Message from Richard Stallman … not

I nearly had a heart attack … it took me a couple of seconds to realize that this was a prank…

Well played, well played …

P.S.: For those of you who don’t know who Richard Stallman is – shame on you. :)

P.P.S.: Easy for you to spot the “bot” part here, but I saw on this on the mobile app, which was more insisting on the name rather than the handle.

Do Not Use Amazon Linux

I came across “Do Not Use Amazon Linux” opinion on Ex Ratione.  I have to say that I mostly agree with it.  When I initially started using Amazon Web Services, I assumed (due to time constraints mostly) that Amazon Linux was a close derivative of CentOs and I opted for that.  For the majority of things that affect applications in my environment that holds true, however it’s not all as simple as it sounds.

There are in fact differences that have to be taken into account.  Some of the configuration issues can be abstracted with the tools like Puppet (which I do use).  But not all of it.   I’ve been bitten by package names and version differences (hello PHP 5.3, 5.4, and 5.5; and MySQL and MariaDB) between Amazon AMI and CentOS distribution.  It’s an absolute worst when trying to push an application from our testing and development environments into the client’s production environment.  Especially when tight deadlines are involved.

One of the best reasons for CentOS is that developers can easily have their local environments (Vagrant anyone?) setup in an exactly the same way as test and production servers.

Paphos court orders Facebook to remove offensive comments

facebook

Cyprus News reports that :

The Paphos District Court has issued an injunction against social media giant Facebook, ordering the company to remove a number of offensive comments posted on a local business profile, aimed at a local man.

The comments, posted on February 4, accuse the man of criminal activities. The original post was still on Facebook on Wednesday morning.  It has over 1,000 shares.

Charalambos Savvides of the Ch. P. Savvides & Associates LLC law firm, which handled the case, told the Cyprus Mail that Facebook was not only required to remove the comments but also take steps to ensure that future related comments were taken down immediately.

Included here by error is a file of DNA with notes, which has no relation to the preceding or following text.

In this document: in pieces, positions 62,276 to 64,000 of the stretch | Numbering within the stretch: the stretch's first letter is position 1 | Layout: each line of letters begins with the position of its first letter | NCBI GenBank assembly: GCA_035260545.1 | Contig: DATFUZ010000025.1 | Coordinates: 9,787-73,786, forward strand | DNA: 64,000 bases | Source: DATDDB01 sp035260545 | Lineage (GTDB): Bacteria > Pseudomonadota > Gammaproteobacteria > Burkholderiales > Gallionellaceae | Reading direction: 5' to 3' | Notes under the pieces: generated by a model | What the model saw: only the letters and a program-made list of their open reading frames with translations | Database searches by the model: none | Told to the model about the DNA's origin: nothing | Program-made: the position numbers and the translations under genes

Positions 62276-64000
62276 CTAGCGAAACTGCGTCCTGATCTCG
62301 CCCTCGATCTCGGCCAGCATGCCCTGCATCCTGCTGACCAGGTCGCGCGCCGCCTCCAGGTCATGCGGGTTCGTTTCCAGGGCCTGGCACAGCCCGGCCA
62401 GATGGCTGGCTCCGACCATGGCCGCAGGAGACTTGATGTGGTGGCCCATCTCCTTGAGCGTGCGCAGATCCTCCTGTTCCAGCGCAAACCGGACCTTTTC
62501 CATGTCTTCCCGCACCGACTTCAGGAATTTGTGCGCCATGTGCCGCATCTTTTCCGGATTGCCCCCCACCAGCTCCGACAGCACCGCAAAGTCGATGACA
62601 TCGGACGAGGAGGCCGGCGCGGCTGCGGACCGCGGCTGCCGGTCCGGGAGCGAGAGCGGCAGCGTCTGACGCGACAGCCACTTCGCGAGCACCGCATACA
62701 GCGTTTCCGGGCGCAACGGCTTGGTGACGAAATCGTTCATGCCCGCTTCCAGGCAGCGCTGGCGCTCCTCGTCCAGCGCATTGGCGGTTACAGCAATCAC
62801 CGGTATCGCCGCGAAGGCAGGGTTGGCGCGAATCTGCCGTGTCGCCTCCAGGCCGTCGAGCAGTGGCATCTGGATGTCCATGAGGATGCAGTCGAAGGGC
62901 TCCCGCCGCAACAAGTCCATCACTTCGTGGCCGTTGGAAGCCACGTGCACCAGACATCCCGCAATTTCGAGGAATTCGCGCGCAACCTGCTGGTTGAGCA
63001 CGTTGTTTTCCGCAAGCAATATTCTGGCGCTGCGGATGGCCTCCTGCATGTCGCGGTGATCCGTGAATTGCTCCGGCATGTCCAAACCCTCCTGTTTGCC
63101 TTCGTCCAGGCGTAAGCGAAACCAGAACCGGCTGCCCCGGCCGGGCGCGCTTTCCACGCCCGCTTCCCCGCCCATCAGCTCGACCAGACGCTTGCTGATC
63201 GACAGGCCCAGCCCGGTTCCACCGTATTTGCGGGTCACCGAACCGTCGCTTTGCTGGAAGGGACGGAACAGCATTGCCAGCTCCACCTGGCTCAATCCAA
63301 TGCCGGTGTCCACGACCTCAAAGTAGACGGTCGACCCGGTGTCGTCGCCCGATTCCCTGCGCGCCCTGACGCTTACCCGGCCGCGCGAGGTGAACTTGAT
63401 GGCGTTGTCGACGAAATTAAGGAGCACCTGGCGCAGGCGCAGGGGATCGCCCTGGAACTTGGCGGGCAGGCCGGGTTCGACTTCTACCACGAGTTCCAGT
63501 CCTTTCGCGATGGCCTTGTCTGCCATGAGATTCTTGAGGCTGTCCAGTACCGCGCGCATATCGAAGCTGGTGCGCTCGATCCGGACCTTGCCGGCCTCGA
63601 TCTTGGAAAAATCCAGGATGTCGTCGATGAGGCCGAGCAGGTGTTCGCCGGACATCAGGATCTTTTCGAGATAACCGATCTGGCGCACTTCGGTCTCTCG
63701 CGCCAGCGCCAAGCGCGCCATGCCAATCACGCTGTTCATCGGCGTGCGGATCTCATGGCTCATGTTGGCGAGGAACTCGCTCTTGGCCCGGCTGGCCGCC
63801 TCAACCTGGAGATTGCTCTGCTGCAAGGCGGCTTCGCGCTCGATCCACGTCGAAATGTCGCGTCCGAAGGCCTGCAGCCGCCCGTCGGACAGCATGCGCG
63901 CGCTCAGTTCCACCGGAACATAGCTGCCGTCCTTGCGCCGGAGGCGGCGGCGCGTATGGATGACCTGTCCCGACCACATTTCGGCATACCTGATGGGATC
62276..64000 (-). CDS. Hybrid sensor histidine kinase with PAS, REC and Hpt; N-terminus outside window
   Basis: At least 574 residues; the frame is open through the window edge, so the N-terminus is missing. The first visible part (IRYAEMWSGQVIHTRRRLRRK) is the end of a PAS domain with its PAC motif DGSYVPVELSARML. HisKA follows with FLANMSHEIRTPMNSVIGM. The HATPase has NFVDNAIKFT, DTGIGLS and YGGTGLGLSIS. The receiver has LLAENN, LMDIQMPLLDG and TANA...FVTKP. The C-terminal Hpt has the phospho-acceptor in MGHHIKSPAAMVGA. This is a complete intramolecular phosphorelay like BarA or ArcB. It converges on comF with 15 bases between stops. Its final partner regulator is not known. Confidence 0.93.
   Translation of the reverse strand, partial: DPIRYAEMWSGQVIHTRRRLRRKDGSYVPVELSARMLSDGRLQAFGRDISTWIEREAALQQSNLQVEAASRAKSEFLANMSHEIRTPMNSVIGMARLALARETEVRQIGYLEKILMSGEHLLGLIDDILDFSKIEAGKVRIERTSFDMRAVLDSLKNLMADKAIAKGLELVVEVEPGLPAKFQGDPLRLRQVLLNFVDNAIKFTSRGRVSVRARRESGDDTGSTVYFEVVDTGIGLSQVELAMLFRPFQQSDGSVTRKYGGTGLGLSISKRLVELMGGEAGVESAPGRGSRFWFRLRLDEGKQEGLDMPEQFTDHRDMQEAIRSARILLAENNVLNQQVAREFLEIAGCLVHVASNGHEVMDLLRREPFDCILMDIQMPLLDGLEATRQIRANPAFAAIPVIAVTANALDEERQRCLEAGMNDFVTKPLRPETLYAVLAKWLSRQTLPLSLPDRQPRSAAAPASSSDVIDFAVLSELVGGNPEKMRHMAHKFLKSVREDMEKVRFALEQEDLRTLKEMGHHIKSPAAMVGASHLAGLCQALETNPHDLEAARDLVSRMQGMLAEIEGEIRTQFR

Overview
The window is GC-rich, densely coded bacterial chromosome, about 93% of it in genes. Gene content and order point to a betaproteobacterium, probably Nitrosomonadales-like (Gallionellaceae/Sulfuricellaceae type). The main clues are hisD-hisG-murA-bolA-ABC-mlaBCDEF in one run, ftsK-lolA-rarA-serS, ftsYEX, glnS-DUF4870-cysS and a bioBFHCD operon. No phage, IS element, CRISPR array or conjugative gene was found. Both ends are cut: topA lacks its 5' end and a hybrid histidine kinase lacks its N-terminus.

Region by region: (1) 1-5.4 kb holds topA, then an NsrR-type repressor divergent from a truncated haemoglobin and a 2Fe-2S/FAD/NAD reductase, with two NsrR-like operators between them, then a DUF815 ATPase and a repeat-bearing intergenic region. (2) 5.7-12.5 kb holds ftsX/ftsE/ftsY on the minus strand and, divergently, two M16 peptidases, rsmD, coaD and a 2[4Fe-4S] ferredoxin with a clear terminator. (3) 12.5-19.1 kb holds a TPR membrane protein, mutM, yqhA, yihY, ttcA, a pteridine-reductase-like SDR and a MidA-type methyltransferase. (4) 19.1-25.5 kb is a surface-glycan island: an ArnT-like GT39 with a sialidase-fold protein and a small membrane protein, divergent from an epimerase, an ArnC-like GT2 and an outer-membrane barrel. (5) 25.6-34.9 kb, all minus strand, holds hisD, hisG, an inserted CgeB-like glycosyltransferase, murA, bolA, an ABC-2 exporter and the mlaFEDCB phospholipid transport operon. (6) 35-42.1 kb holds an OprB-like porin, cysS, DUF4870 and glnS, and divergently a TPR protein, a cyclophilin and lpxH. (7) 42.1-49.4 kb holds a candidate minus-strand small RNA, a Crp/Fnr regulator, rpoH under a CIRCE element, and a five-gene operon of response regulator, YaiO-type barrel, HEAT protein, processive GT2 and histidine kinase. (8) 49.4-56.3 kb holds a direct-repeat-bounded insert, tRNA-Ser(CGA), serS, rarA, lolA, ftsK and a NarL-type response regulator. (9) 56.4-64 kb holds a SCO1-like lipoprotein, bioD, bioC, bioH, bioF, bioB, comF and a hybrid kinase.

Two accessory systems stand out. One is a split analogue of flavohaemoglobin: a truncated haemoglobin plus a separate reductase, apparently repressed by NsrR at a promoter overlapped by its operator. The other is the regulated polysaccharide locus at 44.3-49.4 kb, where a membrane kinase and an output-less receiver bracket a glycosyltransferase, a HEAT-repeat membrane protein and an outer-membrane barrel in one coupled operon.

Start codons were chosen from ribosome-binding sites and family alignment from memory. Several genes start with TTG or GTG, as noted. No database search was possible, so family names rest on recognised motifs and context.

In-Cyprus has a few more details:

The case concerns comments on Facebook made against a bar owner from Paphos who became the target of a hate campaign which attracted thousands of users who shared and liked the page. The man in question was, according to those who had got the ball rolling on popular social media site, committing various crimes around the town and especially against competing bars.

He was also accused of being a police informant that was getting special protection in the town despite his ‘known illegal activities’.

The man has denied all the allegations against him.

It’ll be interesting to see how this plays out.

1994 web design from Apple, Microsoft

Jason Kottke links to some examples of the early (circa 1994) web design from both Apple

apple-early-homepage

and Microsoft (still online, by the way)

microsoft-early-homepage

Quite an evolution we went through!  Here are some interesting bits to notice:

  1. “If your browser doesn’t support images” on the Microsoft one.
  2. Painted grey background, even though that was a default browser background color back in a day.
  3. Microsoft server is NOT running on IIS. Yet. But HTTPS is mentioned already!
  4. I still, in 2015, know multiple so called “web developers” who wouldn’t be able to implement these designs in any sensible time frame (within a day). How rusty are you image maps?